The movements of blackbirds from their roosts to their feeding grounds is a phenomenon worth watching.

Beginning around sunrise and continuing for about five minutes, an interested observer might see several thousand blackbirds flying in a narrow band, like a fast-moving stream, leaving a roosting area. Many times it’s from a low wetland. About a half-hour before sunset the steady stream of blackbirds, often more than a mile long, moves back to the roost.

Blackbirds begin to flock together soon after adults stop caring for the young. Each night in summer until they move farther south later in fall, huge congregations of common grackles, red-winged blackbirds and brown-headed cowbirds, all members of the blackbird family, will fly from their feeding grounds to their roosts, creating the largest and most commonly observed groups of land birds in North America.

Assemblies of red-winged blackbirds reach a peak about mid-October, and grackle flocks are at their peak a bit later. Slowly, as the season progresses, the enormous flights drift south into Iowa and beyond. Most of these blackbirds winter in southern states. Very few attempt to winter in southern Minnesota.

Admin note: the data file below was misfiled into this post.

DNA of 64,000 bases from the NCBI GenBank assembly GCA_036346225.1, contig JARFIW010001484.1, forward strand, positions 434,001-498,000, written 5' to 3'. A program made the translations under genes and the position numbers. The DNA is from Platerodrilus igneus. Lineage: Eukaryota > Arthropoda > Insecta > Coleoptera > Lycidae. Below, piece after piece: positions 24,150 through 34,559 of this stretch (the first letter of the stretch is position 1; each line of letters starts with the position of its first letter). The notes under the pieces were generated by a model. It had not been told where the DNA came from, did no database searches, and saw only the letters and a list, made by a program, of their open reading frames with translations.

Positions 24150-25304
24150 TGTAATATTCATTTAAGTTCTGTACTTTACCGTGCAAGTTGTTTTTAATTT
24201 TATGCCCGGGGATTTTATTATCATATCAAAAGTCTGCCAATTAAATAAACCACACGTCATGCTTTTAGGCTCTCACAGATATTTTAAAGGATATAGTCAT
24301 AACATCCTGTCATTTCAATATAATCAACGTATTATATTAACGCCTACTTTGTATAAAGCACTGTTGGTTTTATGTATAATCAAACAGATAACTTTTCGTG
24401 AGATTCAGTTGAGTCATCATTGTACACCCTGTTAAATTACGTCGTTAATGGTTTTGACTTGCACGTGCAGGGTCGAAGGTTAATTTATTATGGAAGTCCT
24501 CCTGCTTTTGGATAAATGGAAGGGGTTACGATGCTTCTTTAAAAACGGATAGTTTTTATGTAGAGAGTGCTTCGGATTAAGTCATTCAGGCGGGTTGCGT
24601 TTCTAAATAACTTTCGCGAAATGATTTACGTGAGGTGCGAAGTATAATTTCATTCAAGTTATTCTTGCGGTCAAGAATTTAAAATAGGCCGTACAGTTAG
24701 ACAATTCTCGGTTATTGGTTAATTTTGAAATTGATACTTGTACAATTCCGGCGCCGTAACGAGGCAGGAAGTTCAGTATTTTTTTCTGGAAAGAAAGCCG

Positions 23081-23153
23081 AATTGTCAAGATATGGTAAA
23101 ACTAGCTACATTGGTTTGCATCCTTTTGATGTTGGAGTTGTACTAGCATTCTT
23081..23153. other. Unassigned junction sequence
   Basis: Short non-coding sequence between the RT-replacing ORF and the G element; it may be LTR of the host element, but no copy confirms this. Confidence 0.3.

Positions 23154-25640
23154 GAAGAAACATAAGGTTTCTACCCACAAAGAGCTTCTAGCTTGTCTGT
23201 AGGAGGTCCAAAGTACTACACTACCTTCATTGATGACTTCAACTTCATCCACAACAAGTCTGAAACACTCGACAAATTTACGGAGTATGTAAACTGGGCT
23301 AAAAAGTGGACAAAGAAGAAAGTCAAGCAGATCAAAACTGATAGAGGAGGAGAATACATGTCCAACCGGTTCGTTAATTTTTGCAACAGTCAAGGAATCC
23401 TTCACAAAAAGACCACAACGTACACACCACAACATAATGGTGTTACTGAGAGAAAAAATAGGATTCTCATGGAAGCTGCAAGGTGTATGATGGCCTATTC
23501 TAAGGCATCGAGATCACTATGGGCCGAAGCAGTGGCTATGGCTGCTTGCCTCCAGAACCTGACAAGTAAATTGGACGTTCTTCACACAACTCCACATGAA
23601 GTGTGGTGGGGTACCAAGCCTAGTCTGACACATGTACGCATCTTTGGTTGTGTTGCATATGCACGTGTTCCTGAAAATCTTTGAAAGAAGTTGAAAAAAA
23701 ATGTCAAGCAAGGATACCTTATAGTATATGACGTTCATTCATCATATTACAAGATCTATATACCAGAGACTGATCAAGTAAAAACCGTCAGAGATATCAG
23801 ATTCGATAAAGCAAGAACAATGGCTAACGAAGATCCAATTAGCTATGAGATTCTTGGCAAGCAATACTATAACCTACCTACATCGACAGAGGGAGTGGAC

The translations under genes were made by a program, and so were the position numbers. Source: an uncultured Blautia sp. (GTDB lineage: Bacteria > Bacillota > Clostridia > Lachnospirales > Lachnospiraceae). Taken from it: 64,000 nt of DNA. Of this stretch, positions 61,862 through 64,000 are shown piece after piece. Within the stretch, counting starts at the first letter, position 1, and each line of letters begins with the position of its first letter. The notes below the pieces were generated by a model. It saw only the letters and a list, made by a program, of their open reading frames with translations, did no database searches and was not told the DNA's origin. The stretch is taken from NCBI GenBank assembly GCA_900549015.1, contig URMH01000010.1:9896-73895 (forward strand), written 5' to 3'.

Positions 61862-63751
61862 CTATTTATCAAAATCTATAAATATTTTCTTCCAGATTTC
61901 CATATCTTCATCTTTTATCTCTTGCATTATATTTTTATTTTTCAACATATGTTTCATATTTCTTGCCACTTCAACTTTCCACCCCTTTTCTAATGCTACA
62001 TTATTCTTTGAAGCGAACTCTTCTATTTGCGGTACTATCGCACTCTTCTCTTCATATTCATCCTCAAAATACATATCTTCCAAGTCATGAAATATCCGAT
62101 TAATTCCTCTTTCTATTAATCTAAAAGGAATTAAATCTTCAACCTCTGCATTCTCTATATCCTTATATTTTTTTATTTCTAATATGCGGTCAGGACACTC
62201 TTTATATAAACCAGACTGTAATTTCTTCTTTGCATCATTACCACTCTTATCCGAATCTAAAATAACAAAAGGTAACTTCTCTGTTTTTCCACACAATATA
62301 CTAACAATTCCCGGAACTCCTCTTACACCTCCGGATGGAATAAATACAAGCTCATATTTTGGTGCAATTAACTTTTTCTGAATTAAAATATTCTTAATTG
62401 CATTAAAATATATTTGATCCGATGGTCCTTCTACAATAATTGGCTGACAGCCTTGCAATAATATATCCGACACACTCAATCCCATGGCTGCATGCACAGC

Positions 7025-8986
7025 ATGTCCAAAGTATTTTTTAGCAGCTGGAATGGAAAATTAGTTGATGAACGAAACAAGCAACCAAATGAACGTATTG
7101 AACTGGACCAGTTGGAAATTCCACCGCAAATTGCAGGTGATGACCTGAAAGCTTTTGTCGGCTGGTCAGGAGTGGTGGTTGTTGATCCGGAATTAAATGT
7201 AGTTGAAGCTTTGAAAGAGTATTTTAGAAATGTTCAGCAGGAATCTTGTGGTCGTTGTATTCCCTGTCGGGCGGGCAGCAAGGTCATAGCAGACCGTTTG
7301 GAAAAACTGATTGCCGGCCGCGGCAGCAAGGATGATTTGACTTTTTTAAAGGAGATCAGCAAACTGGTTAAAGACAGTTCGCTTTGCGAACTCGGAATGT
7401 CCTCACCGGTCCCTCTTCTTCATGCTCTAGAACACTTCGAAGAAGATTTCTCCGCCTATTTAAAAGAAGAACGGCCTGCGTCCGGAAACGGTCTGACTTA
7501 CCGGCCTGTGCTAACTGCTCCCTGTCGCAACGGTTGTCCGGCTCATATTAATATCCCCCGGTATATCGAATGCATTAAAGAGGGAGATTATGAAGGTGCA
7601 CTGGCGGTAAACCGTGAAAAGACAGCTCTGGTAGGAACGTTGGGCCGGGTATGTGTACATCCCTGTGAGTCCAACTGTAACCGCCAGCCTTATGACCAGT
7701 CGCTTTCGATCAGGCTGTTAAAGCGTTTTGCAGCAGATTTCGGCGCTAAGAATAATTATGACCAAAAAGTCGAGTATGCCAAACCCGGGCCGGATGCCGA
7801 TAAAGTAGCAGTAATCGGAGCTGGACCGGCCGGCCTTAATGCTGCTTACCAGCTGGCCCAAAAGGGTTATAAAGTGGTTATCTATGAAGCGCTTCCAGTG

The reason for the evolution of migration is easy to understand. Take mobile animals and a seasonally fluctuating food supply, and the natural consequence is migration. Long ago, and even today, the birds that moved in the right direction survived. A few of the other bird species to join blackbirds during the winter in southern states are house wrens, eastern bluebirds, yellow-rumped warblers, wood ducks and American coots.

Jim Gilbert’s Nature Notes are heard on WCCO Radio at 7:15 a.m. Sundays. His observations have been part of the Minnesota Weatherguide Environment Calendars since 1977, and he is the author of five books on nature in Minnesota. He taught and worked as a naturalist for 50 years.